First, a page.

Owners will risk anything for their pets, research confirms.

It’s no secret that we all form very strong emotional bonds with our pets. But new research has found that owners will risk anything, even life-threatening situations, to be with them.

The new study, which brought together 27 years of research by international scientists, found that victims of domestic violence in crisis situations face difficulties and risks when separated from their beloved animal. Separation can also lead to feelings of guilt and hurt. The results were published in the journal Anthrozos

“Our findings suggest that strong emotional attachments between people and animals can lead to risk for both in these situations,” said study lead author and PhD candidate Jasmine Montgomery at James Cook University in Australia. is where the bond is at risk”. Conclusions “When people are forced to leave in the context of crisis situations such as natural disasters, homelessness or domestic violence, this can result in psychological distress and threats to their health, and health and safety are indeed at risk.” , the review also confirmed that a common outcome for pets in domestic violence cases was abuse and/or death.”

A stock photo shows an owner hugging his pet dog. Research has found that people are often in vulnerable situations because of their love for their pets.

Svetlana Barchan/Getty

To reach these findings, the scientists examined 42 case studies involving separations between owners and pets due to crisis situations such as domestic violence, homelessness or natural disasters.

They found that in domestic violence situations, victims often delay leaving the situation because of their pets. The study found that owners often choose to stay in abusive relationships longer to protect their pets.

“This is often because there is a lack of shelters or accommodations that can accommodate pets, or a lack of trust in a formal support system that they are not separated from their pets,” Montgomery said. will.” “In cases where pets are threatened, victims may be lured by the perpetrator, which also poses a significant risk to their safety.”

Natural calamities were also studied. Floods, fires and earthquakes are increasing in intensity and frequency, meaning that companion animals are also at risk, as they “depend on their owners to survive and care for them,” the study said. Do it.”

The study found that forced separation is a “troubling situation” during these events.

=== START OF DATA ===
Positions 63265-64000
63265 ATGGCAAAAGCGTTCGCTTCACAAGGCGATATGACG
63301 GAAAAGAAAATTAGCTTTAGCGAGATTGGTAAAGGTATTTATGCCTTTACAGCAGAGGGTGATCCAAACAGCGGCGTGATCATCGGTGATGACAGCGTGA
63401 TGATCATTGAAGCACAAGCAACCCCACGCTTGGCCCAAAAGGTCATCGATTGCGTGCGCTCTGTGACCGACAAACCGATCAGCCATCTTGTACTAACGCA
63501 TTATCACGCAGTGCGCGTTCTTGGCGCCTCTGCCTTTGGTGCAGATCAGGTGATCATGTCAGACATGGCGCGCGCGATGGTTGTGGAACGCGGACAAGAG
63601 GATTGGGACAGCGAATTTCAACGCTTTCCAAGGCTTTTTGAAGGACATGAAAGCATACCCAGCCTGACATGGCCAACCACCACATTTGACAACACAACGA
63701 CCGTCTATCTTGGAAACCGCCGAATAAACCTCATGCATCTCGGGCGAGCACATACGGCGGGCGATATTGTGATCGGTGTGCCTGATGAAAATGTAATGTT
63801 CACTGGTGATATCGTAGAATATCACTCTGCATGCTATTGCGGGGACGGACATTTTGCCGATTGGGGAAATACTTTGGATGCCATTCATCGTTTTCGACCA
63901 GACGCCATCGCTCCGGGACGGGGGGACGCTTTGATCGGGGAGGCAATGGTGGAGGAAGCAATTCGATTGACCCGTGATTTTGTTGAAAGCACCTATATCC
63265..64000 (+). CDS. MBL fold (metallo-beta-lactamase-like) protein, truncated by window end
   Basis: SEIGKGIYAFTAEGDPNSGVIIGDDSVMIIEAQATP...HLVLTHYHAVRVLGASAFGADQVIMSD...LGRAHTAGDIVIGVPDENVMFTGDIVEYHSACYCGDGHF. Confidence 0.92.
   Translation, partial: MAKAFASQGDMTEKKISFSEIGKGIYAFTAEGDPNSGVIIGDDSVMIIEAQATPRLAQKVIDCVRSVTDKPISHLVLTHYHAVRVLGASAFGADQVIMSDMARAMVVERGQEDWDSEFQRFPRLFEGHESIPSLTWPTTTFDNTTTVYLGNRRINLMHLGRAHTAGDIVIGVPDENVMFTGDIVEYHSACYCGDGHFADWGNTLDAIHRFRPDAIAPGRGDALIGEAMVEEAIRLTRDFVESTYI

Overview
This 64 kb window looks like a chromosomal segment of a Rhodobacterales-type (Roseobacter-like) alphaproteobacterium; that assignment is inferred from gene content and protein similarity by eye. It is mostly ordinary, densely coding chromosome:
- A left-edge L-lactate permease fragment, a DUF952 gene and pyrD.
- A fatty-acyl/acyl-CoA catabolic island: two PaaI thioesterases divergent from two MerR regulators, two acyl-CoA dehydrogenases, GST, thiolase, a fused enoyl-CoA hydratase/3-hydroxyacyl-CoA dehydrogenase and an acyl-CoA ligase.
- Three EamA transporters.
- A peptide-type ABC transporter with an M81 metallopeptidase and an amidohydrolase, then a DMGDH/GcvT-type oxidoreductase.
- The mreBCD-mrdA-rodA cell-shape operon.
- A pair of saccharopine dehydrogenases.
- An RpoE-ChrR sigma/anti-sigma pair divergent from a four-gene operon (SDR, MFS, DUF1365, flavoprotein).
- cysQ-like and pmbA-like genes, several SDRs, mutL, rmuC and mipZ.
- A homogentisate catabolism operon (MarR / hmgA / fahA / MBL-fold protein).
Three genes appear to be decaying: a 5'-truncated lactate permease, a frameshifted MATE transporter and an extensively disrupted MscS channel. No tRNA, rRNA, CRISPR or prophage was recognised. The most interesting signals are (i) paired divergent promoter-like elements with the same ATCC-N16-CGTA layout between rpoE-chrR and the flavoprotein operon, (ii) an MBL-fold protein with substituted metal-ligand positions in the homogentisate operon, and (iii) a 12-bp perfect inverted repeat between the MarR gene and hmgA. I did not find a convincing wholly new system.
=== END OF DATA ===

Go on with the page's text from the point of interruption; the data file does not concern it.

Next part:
“In times of housing crisis, natural disasters, or domestic violence, people may be forced to separate from their pets and leave them behind,” the authors wrote. “Forced separation can lead to feelings of intense grief, guilt, and trauma, and decreased psychological functioning.”

The same was the case with the displaced. Researchers discovered that homeless people often suffer from health problems as well as unemployment. They are also exposed and subjected to violence and exploitation. This can lead to the separation of pets because there is a lack of housing that will accommodate the animals. But again, this leads to increased mental anguish and guilt in the owner.

“Often, it is expected that people will choose human interests over animals at all costs, without considering the common bond between humans and animals,” Montgomery said. “We need to start taking our pets and the value of our pets very seriously. And, as a collective in the community, share that responsibility and support pets in these areas of policy development, legislation, service.” Meeting the needs of animals. Provision and housing to help prevent unacceptable outcomes such as animal abuse or death.”

Following these findings, the researchers identified several measures that could be implemented to help the situation.

These include services that help people in domestic violence situations, that are more involved with their pets, and ask questions about them. Regarding natural disasters, the researchers recommended that evacuation plans including plans be put in place. There should also be pet-friendly housing for homeless people, the authors said.

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